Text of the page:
Tennis balls bounced and rolled, and a few landed in buckets, as about 230 middle and high school students tested their versions of prosthetic arms Thursday.
The balls were part of a distance/accuracy test to see how well the prosthetics could pick up and toss a ball.
Not well, it turns out. So when one of the Sunnyside High School teams managed to sink three tennis balls, a cheer went up from onlookers.
They were participating in the annual Mathematics, Engineering, Science Achievement Day competition at Washington State University Tri-Cities.
Kits containing everything from string to duct tape to plastic cylinders were sent in February to five Tri-City and Yakima Valley school districts. Students enrolled in the MESA programs at their schools divided into teams of three or four and spent hours designing and redesigning prosthetic arms.
"MESA National changes out the competitions every three years. This year, they decided to do something cost-effective, yet relating to the real world," said Neiri Carrasco, MESA director for Pasco-Sunnyside-Granger. "They gave the students a real problem to solve."
Schools held their own competitions to send their best teams to Thursday's event.
"The kits included instructions, but we made some changes to them," said Cynthia Ramirez, 14, an eighth grader at Ochoa Middle School in Pasco.
Pointing at a pink shoelace that opens and closes the grippers on her team's design, Ramirez said they used the string from the kit, then tried fishing line.
"They kept breaking," Ramirez said.
Her team added tape to the fingertips for more traction, but found it didn't work. Dollops of hot glue, cooled, improved the grip.
Ramirez said her team learned a lot about engineering and design, teamwork and friendship, and how to keep on going -- even when something doesn't work -- and not give up in frustration.
Chiawana High School junior Christopher Cruz, 17, said his team also resorted to hot glue on the "fingers."
"What materials we used made a big difference. The fingers are made of metal coat hangers but they were too skinny and slippery," Cruz said.
They tried wrapping them in tape, but it too was slick.
"We learned to pay attention to the science behind friction to improve the grip," Cruz said.
High school students also competed in a dexterity contest. One member from each team, using their prosthetic arm, had to pick up three bolts of different sizes and put them into the appropriate hole in a board. They were able to steady the board with their free hand. The hard part was picking up the nuts and screwing them onto the bolts.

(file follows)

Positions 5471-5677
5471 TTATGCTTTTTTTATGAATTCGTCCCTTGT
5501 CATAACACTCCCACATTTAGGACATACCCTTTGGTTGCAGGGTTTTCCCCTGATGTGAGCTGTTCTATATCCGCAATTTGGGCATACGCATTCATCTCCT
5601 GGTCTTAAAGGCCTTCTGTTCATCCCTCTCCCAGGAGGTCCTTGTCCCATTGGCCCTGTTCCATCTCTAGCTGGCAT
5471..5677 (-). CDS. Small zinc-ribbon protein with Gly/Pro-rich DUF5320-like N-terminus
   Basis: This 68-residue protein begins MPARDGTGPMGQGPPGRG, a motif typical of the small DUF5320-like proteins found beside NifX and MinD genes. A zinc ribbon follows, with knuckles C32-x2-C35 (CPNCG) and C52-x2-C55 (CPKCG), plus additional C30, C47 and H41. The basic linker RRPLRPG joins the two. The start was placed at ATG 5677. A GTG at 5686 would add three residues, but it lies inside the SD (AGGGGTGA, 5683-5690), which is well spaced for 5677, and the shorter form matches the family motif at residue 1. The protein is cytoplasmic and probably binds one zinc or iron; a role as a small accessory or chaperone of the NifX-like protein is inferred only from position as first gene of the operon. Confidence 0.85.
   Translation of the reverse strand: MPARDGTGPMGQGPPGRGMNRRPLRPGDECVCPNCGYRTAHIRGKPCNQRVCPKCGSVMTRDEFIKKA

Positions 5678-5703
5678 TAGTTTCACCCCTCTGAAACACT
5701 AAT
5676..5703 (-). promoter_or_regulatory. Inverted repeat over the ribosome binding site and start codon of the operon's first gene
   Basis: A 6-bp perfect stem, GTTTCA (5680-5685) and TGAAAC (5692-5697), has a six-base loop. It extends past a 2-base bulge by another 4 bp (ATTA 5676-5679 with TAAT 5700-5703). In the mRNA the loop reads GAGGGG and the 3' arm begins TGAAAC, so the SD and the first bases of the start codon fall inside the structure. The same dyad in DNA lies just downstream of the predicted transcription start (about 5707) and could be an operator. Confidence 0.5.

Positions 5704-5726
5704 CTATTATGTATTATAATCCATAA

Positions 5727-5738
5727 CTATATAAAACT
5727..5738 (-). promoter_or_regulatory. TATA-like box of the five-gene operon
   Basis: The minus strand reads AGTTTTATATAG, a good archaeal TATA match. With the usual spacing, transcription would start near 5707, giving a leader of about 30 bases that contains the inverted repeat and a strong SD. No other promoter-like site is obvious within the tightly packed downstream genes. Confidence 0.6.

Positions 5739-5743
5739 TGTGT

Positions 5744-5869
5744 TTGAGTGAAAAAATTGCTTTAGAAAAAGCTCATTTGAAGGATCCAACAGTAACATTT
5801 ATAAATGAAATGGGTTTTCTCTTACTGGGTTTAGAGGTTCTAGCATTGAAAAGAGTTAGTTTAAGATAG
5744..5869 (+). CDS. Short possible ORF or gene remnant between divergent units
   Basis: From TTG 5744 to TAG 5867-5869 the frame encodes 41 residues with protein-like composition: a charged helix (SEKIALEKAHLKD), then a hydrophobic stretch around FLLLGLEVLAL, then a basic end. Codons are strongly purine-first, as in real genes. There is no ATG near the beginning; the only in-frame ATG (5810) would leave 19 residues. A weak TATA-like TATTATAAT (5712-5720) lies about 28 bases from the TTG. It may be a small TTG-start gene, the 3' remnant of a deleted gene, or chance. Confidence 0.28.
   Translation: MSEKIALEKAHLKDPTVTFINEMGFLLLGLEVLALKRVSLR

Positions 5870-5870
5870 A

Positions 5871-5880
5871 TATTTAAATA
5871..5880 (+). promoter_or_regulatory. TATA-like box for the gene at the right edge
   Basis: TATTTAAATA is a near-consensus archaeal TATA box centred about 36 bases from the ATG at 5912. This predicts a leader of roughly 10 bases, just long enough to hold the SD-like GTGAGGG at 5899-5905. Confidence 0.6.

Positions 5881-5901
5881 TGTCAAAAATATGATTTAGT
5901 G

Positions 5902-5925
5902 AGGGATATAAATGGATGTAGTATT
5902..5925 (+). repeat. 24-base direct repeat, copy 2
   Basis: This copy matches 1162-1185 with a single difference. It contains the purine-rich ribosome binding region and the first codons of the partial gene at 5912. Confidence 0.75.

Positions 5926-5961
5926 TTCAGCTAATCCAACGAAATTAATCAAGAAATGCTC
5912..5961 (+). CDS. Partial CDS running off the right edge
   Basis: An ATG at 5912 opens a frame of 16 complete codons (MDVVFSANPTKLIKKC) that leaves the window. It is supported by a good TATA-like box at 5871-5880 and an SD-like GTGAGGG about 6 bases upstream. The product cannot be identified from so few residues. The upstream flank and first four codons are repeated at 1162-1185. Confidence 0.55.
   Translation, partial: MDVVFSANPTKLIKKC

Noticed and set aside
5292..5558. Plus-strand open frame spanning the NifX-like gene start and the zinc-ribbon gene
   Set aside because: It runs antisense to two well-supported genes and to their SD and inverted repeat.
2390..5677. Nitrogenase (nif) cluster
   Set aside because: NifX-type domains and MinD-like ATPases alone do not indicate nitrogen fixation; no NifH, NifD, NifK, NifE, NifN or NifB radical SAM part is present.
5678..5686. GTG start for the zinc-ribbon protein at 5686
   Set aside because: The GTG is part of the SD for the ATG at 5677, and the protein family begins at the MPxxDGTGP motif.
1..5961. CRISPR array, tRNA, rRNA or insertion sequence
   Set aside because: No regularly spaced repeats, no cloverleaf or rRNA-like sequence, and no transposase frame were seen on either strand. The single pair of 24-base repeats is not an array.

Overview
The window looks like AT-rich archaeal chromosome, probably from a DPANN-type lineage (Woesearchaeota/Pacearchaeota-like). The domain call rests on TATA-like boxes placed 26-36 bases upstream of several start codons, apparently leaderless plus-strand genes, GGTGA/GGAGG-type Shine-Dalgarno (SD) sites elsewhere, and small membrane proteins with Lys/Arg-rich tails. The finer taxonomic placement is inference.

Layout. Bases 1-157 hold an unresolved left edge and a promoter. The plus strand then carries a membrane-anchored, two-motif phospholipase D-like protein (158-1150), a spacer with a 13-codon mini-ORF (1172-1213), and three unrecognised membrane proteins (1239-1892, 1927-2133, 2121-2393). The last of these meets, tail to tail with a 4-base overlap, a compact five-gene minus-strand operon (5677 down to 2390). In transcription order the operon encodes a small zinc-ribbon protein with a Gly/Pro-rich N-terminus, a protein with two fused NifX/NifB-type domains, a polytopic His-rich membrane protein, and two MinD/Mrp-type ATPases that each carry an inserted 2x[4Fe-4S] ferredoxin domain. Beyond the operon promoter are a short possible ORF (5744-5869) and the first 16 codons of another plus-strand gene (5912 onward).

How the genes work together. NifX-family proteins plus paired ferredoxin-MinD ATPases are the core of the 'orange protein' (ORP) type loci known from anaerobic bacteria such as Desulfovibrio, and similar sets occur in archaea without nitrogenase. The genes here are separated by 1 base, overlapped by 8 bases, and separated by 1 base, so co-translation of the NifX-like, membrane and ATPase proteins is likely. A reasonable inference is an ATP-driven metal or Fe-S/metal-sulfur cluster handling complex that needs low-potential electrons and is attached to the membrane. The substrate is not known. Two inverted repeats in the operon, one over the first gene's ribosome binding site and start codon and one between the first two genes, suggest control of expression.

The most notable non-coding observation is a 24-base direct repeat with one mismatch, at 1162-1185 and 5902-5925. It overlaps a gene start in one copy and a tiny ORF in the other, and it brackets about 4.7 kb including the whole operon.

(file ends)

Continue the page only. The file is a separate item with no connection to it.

They only had two minutes to do it.
Almost two hours into the dexterity contest, only one student had managed to do two bolts.
"This contest really points out that you may be able to hold things with a prosthetic arm, but not have the strength to grip and turn the nut," said MESA volunteer John Olson, a Bechtel engineer. "When you think of all the day-to-day activities we do that are so similar, it really brings home how difficult it would be to live with only one functioning hand."
Middle school students tested their prosthetic arms at object relocation tables. Their challenge: Get five different items -- ranging from a liter of water to combination locks to composition books -- into a plastic crate.
More ended up on the floor than in the crate. But it did not dampen the enthusiasm.
"The students get really excited to see their hard work come to life," said Amy Carrasco, a MESA board member and director of education at Kadlec Regional Medical Center.
Thursday's top teams -- two middle schools and two high schools -- will go on to the state MESA competition May 17-18 on the Microsoft campus in Redmond.
The winning high school teams:
w Chiawana High School, team name CHS Arm, Pasco: Melanie Cantu, Norma Cisneros, Ramon Chavarria III.
w White Swan High School, team name Bat Gang: Hugo Barajas, Rodrigo Alvarado, Stefani Nanez.
The winning middle school teams:
w Harrison Middle School, team name Limbless Men, Sunnyside: Artemio Paz, German Romo, Gustavo Contreras, Alexis Dominquez.
w Toppenish Middle School, team name Strongarm: Carlos Arellano, Wilfredo Cervantes, Issac Valladares, Marcos Sanchez.